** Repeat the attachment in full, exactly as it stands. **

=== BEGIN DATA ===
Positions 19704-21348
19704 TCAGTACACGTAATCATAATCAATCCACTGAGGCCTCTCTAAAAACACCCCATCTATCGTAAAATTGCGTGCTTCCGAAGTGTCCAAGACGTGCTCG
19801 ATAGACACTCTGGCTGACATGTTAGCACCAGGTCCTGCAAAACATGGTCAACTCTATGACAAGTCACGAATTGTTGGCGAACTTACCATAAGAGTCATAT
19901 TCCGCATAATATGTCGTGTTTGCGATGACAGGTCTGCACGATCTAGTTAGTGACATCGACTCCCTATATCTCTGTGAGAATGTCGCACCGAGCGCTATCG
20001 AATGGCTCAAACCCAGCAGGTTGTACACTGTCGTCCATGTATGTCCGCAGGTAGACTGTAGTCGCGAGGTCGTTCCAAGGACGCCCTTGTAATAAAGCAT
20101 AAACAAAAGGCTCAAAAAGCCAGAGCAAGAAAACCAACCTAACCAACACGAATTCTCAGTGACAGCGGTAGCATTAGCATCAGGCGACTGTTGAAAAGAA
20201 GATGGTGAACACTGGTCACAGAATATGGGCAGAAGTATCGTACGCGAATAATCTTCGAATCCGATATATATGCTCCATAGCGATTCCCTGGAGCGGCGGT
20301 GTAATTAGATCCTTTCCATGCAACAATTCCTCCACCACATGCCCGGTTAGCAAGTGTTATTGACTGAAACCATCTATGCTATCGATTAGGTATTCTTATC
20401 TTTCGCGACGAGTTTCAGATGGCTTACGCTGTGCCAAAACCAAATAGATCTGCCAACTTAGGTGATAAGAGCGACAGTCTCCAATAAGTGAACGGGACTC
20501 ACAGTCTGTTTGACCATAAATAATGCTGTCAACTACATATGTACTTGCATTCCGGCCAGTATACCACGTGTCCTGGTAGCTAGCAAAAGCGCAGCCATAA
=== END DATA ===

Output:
Positions 19704-21348
19704 TCAGTACACGTAATCATAATCAATCCACTGAGGCCTCTCTAAAAACACCCCATCTATCGTAAAATTGCGTGCTTCCGAAGTGTCCAAGACGTGCTCG
19801 ATAGACACTCTGGCTGACATGTTAGCACCAGGTCCTGCAAAACATGGTCAACTCTATGACAAGTCACGAATTGTTGGCGAACTTACCATAAGAGTCATAT
19901 TCCGCATAATATGTCGTGTTTGCGATGACAGGTCTGCACGATCTAGTTAGTGACATCGACTCCCTATATCTCTGTGAGAATGTCGCACCGAGCGCTATCG
20001 AATGGCTCAAACCCAGCAGGTTGTACACTGTCGTCCATGTATGTCCGCAGGTAGACTGTAGTCGCGAGGTCGTTCCAAGGACGCCCTTGTAATAAAGCAT
20101 AAACAAAAGGCTCAAAAAGCCAGAGCAAGAAAACCAACCTAACCAACACGAATTCTCAGTGACAGCGGTAGCATTAGCATCAGGCGACTGTTGAAAAGAA
20201 GATGGTGAACACTGGTCACAGAATATGGGCAGAAGTATCGTACGCGAATAATCTTCGAATCCGATATATATGCTCCATAGCGATTCCCTGGAGCGGCGGT
20301 GTAATTAGATCCTTTCCATGCAACAATTCCTCCACCACATGCCCGGTTAGCAAGTGTTATTGACTGAAACCATCTATGCTATCGATTAGGTATTCTTATC
20401 TTTCGCGACGAGTTTCAGATGGCTTACGCTGTGCCAAAACCAAATAGATCTGCCAACTTAGGTGATAAGAGCGACAGTCTCCAATAAGTGAACGGGACTC
20501 ACAGTCTGTTTGACCATAAATAATGCTGTCAACTACATATGTACTTGCATTCCGGCCAGTATACCACGTGTCCTGGTAGCTAGCAAAAGCGCAGCCATAA